Tuesday, May 9, 2017

Philippians 4:13

I can do all things through Christ who strengthens me. 

Most often when we, as Christians, quote this verse, we are attempting to draw on either strength (confidence) or courage. Then, inevitably, we run up against something that is stronger than us or our courage wanes, and we wonder, can I not only not do all things, but can I not do anything? Where is this Christ who strengthens me?

But that is what happens, as we've been seeing for the past several days, when we read Scripture out of context and try to figure it means whatever it seems like it might mean (or maybe whatever we need it to mean). Put back into context, it's clear in Philippians that Paul is not talking about confidence or courage.

He's talking about contentment.

Broaden verse 13 out into its wider context, and we see that Paul is talking in three contexts: poverty or prosperity (a social context), full or hungry (a physical context), too much or too little (a psychological context). He's hitting the big three of our existence as human beings, and what's more, he's not making value judgments about which is the better state to live in. 

Rather, he's saying that either state is okay with him, as long as Christ is present. 

Nor does he muddy the discussion by implanting his own personal experience/reaction of the situation. He doesn't say when he was happy in fullness or desperate in hunger, when he was satisfied with too much or scared with too little. He doesn't include what for us would seem to be a natural human reaction; he's letting these states stand on their own, simply as they are. Poverty and prosperity. Fullness and hunger. Too much and too little. No editorializing; these things just are what they are. 

And they're out of Paul's control. Poverty and prosperity doesn't depend much on him. He can work as hard as he can possibly work, but if the market for tents happens to be down, then he's not going to have much to show for his work. If there's a big camp meeting coming up, business might be booming. Full or hungry doesn't depend much on him. Even Jesus walked by a fig tree hungry and found no fruit on it. Sometimes, the crops are just thin for the pickin'. Sometimes, the meat spoils. These things happen. Too much or too little doesn't much depend on him. Sometimes, he looks around and his life is overflowing; sometimes, it feels empty. That's just how life is. (Don't we know it?)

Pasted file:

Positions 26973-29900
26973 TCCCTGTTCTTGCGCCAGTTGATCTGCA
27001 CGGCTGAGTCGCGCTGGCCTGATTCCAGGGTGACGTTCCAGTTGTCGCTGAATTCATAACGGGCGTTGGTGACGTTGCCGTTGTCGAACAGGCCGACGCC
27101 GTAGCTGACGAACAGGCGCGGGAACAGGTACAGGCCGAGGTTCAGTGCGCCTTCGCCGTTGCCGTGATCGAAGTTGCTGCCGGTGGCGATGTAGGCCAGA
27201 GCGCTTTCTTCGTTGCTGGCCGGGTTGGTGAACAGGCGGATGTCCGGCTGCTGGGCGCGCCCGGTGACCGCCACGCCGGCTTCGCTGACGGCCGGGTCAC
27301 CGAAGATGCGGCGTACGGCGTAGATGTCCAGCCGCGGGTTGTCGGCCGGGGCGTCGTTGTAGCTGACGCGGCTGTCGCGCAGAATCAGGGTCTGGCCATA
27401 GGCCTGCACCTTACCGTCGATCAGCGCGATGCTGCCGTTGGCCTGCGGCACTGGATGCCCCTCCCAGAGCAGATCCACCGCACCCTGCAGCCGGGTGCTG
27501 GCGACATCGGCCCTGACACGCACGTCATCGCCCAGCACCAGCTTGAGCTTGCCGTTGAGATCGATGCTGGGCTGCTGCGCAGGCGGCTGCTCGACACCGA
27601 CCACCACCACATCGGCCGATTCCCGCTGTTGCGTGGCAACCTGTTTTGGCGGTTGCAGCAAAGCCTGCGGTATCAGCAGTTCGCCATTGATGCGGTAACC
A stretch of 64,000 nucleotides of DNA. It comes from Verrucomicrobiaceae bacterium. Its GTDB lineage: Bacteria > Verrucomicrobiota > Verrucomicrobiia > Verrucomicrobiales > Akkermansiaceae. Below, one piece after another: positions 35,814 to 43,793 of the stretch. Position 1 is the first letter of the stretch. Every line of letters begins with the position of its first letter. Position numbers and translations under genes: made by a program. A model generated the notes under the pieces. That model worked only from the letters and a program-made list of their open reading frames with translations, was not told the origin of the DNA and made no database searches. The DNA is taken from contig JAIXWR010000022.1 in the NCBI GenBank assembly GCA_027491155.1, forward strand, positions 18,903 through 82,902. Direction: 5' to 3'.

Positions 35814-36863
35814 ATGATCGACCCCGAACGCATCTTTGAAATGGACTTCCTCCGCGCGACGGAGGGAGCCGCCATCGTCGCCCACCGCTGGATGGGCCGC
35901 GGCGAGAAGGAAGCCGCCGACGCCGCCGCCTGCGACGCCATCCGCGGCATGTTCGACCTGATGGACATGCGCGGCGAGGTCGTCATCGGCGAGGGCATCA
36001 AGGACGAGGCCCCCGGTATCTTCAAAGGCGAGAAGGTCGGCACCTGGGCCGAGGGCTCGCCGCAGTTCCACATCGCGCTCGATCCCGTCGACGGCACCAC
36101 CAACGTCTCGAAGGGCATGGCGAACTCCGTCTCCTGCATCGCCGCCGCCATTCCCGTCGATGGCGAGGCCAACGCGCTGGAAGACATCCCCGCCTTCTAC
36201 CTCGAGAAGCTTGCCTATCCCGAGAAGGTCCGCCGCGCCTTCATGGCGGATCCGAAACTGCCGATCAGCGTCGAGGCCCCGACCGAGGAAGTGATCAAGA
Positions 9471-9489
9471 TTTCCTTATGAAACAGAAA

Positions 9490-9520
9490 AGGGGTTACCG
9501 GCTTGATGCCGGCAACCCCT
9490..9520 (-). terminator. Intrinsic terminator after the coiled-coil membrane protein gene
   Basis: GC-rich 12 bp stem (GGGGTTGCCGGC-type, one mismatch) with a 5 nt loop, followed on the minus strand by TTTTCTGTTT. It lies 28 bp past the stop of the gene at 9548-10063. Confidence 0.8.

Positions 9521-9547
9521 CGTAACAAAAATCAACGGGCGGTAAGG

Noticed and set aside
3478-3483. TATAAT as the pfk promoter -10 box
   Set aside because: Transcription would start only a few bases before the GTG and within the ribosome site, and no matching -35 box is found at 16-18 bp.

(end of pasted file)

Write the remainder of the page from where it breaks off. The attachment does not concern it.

Yet Paul says, I have learned to be content. No matter what it is, I have learned to be content. (And notice, mind you, that whatever it is, it is never simply "enough" - it's always too much or too little, more or less.) 

To understand how deeply this vein of contentment runs through this verse, we have to go to the Greek and to this little word that we translate as "do" - I can do all things.... It doesn't mean "do" as in "perform." Rather, its three most common meanings are: "to be well," "to be of service," and "to be serviceable."

Which means that when Paul says he can "do" all things, what he means is that he can be well through all things, he can be of service to Christ through all things, and he can be serviceable in Christ through all things (he can grow in Christ through all things). 

So what we're talking about here is not really doing, but being

Being well. Being of service. Being serviceable. 

Being content.  

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